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Category Archives: Spiritual Vocab

The Priesthood of All Believers

Something to think about on a Monday morning

Theology Everywhere

by Catrin Harland

Last week, Roger Walton suggested that the very Methodist idea of social holiness, while perhaps originally concerned with the internal life of Methodist community, typically also finds meaningful expression within the sphere of social justice.

Another phrase with strong resonance for Methodists is ‘the Priesthood of all believers’. Being a ‘priesthood’ is rightly seen as emphasising a sense of community, but without losing that dimension, I want to suggest that this idea has often been too inward-focused, concerned to too great a degree with internal relationships, including between lay and ordained. Understood in the context of its biblical roots, I would suggest, it is a concept which has more missional potential, and should turn us outwards.

Luther, in speaking of the church as a priesthood[1], drew on 1 Peter 2:5 and 9. These, in turn, seem to derive in part from Exodus 19:6, where Israel’s…

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Posted by on July 11, 2016 in Ministry, Spiritual Vocab

 

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Reading of the “Word”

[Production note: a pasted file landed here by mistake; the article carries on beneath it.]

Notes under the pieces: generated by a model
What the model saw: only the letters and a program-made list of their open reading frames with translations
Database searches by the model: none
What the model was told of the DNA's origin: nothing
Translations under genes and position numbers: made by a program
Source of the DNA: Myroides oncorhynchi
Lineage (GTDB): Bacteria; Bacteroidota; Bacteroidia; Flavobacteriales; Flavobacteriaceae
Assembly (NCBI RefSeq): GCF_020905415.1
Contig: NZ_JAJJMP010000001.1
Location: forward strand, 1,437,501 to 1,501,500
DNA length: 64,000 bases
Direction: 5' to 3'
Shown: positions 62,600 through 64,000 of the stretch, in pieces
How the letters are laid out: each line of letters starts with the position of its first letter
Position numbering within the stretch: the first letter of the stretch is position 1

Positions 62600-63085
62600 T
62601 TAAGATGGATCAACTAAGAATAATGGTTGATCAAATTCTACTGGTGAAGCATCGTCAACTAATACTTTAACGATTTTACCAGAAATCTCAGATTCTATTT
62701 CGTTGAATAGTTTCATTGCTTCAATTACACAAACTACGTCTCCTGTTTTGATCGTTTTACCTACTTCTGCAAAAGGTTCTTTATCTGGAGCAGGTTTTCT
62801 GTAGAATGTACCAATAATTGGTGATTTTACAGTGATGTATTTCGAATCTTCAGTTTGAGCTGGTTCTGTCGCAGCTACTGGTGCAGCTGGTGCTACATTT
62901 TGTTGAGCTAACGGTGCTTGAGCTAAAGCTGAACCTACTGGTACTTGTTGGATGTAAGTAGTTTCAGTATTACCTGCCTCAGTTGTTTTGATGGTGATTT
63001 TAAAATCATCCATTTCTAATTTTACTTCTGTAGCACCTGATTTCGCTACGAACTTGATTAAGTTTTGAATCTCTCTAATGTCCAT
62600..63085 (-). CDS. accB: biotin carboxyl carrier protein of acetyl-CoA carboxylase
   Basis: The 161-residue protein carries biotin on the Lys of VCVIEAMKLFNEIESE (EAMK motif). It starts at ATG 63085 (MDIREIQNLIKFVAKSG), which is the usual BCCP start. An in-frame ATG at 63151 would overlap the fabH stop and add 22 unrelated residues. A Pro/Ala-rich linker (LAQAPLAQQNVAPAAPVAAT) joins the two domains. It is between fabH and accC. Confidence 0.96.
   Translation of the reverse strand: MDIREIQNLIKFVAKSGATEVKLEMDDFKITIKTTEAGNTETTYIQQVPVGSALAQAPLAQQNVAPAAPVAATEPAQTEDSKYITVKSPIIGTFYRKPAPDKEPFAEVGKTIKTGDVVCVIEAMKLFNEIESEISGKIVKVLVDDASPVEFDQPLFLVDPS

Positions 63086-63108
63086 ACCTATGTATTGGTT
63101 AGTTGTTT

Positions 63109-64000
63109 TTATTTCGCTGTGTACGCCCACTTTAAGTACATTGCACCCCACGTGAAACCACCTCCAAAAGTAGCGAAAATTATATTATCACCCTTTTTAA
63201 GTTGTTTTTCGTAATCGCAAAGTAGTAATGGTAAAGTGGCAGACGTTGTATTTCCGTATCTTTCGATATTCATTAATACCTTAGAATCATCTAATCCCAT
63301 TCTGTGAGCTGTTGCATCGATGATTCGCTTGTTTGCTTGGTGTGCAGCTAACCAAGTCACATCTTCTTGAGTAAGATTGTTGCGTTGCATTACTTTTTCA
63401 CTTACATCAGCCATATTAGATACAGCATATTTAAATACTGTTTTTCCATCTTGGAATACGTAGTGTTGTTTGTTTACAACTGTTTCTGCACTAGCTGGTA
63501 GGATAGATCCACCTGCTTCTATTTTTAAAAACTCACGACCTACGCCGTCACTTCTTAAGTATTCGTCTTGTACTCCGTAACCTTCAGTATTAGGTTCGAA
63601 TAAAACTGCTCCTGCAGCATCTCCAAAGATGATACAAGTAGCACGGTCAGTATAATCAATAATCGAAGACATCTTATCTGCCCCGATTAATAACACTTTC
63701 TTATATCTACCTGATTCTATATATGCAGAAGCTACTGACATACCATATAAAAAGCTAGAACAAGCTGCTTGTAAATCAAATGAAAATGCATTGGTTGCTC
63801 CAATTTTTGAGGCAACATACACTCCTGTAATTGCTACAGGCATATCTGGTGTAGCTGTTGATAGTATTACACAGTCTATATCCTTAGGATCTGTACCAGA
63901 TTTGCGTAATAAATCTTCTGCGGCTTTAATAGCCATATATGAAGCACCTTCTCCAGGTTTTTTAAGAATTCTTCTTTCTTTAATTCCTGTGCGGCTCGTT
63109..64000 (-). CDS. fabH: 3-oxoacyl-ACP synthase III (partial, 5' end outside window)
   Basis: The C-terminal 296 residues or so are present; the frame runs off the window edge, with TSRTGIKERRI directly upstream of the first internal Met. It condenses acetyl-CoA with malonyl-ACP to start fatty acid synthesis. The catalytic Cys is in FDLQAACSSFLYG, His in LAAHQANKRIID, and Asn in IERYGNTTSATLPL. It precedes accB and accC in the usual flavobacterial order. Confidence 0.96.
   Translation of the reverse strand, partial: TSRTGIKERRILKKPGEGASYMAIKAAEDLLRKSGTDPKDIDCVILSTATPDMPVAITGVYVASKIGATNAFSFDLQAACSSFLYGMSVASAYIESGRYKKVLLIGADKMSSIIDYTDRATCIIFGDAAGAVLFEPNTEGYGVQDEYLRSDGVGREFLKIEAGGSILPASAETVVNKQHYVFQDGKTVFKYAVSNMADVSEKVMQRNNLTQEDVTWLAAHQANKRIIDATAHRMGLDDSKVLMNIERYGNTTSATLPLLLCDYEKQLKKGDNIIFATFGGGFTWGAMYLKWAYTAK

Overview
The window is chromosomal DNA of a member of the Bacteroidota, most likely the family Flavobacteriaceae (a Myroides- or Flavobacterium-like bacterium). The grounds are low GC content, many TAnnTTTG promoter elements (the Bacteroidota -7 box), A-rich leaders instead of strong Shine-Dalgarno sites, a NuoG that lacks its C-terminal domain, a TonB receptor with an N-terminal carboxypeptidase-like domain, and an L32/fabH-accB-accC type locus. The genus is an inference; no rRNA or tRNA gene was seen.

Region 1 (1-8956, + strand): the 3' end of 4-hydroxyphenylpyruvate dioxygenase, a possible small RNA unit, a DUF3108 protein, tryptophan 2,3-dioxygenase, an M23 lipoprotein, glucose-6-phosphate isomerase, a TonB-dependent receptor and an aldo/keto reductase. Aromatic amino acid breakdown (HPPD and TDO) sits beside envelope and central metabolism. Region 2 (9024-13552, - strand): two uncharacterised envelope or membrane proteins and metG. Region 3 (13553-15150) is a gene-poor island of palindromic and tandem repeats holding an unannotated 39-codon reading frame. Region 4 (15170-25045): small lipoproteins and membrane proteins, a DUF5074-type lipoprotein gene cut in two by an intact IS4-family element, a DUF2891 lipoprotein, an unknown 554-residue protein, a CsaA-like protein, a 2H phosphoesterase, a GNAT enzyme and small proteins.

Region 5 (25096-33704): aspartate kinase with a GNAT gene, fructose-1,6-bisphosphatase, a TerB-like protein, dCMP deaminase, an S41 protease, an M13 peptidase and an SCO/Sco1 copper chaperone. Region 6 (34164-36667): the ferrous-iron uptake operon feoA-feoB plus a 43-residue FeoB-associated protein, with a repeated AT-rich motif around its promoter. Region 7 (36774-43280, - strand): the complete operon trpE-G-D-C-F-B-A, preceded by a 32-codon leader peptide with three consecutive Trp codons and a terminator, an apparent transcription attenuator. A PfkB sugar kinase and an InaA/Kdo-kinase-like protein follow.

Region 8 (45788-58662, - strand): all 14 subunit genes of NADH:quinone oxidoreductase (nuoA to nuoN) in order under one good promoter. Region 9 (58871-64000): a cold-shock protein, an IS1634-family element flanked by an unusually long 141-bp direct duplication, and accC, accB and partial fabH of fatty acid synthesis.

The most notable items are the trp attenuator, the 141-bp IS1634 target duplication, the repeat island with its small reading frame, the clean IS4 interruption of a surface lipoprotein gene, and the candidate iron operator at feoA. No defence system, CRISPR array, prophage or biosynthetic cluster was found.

Recently I have been thinking about the way in which I read the Bible. Firstly I see the Bible as a book shelf, not as a single volume but as a collection of works drawn together to show the relationship between God and humanity and the response of humanity to God. Within this I do see that the Bible is inspired by God – but I don’t think that God sat there and dictated it word for word. I am aware that the Bible is made up of letter; history; legal books; advice and proverbs; poetry; prophetic writings; political challenges; humour; and the Gospels – the accounts of the life and ministry of Jesus.

 

However I have found that there are five general ways in general that I read the Bible, in no particular order:

  1. Pastoral reading – this is the reading that I do to prepare sermons, this is for me reading the Bible to hear most of all what it has to say in the situation in which I am to preach, as well as the general message to the current age.
  2. Academic reading – this is the reading to come to know the background of the text, the delving into the history of it, and what at times the Greek, Hebrew and Aramaic meant or could have meant